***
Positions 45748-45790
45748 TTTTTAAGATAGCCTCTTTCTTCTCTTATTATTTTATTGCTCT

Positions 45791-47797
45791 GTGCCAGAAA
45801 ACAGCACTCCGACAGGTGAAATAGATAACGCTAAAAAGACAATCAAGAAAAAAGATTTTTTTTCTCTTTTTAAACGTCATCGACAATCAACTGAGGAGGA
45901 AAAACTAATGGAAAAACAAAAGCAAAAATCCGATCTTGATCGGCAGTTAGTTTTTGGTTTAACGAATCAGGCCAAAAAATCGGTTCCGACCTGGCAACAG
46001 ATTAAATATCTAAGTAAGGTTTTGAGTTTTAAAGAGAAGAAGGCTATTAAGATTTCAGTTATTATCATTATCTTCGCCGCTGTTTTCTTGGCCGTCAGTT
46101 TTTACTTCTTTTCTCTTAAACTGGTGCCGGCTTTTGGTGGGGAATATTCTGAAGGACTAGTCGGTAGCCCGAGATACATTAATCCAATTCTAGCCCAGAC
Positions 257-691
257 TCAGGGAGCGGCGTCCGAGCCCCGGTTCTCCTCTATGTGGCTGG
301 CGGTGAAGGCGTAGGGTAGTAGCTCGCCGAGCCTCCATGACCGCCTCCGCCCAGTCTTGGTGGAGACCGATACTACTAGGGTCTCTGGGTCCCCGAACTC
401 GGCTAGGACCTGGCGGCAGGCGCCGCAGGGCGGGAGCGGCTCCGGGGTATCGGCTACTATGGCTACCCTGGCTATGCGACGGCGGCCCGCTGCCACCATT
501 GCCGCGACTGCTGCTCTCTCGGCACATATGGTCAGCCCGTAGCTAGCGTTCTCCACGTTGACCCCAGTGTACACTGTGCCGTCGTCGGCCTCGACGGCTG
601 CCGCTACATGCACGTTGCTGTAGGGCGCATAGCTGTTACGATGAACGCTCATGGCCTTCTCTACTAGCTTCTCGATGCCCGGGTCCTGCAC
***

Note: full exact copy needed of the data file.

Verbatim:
Positions 45748-45790
45748 TTTTTAAGATAGCCTCTTTCTTCTCTTATTATTTTATTGCTCT

Positions 45791-47797
45791 GTGCCAGAAA
45801 ACAGCACTCCGACAGGTGAAATAGATAACGCTAAAAAGACAATCAAGAAAAAAGATTTTTTTTCTCTTTTTAAACGTCATCGACAATCAACTGAGGAGGA
45901 AAAACTAATGGAAAAACAAAAGCAAAAATCCGATCTTGATCGGCAGTTAGTTTTTGGTTTAACGAATCAGGCCAAAAAATCGGTTCCGACCTGGCAACAG
46001 ATTAAATATCTAAGTAAGGTTTTGAGTTTTAAAGAGAAGAAGGCTATTAAGATTTCAGTTATTATCATTATCTTCGCCGCTGTTTTCTTGGCCGTCAGTT
46101 TTTACTTCTTTTCTCTTAAACTGGTGCCGGCTTTTGGTGGGGAATATTCTGAAGGACTAGTCGGTAGCCCGAGATACATTAATCCAATTCTAGCCCAGAC
Positions 257-691
257 TCAGGGAGCGGCGTCCGAGCCCCGGTTCTCCTCTATGTGGCTGG
301 CGGTGAAGGCGTAGGGTAGTAGCTCGCCGAGCCTCCATGACCGCCTCCGCCCAGTCTTGGTGGAGACCGATACTACTAGGGTCTCTGGGTCCCCGAACTC
401 GGCTAGGACCTGGCGGCAGGCGCCGCAGGGCGGGAGCGGCTCCGGGGTATCGGCTACTATGGCTACCCTGGCTATGCGACGGCGGCCCGCTGCCACCATT
501 GCCGCGACTGCTGCTCTCTCGGCACATATGGTCAGCCCGTAGCTAGCGTTCTCCACGTTGACCCCAGTGTACACTGTGCCGTCGTCGGCCTCGACGGCTG
601 CCGCTACATGCACGTTGCTGTAGGGCGCATAGCTGTTACGATGAACGCTCATGGCCTTCTCTACTAGCTTCTCGATGCCCGGGTCCTGCAC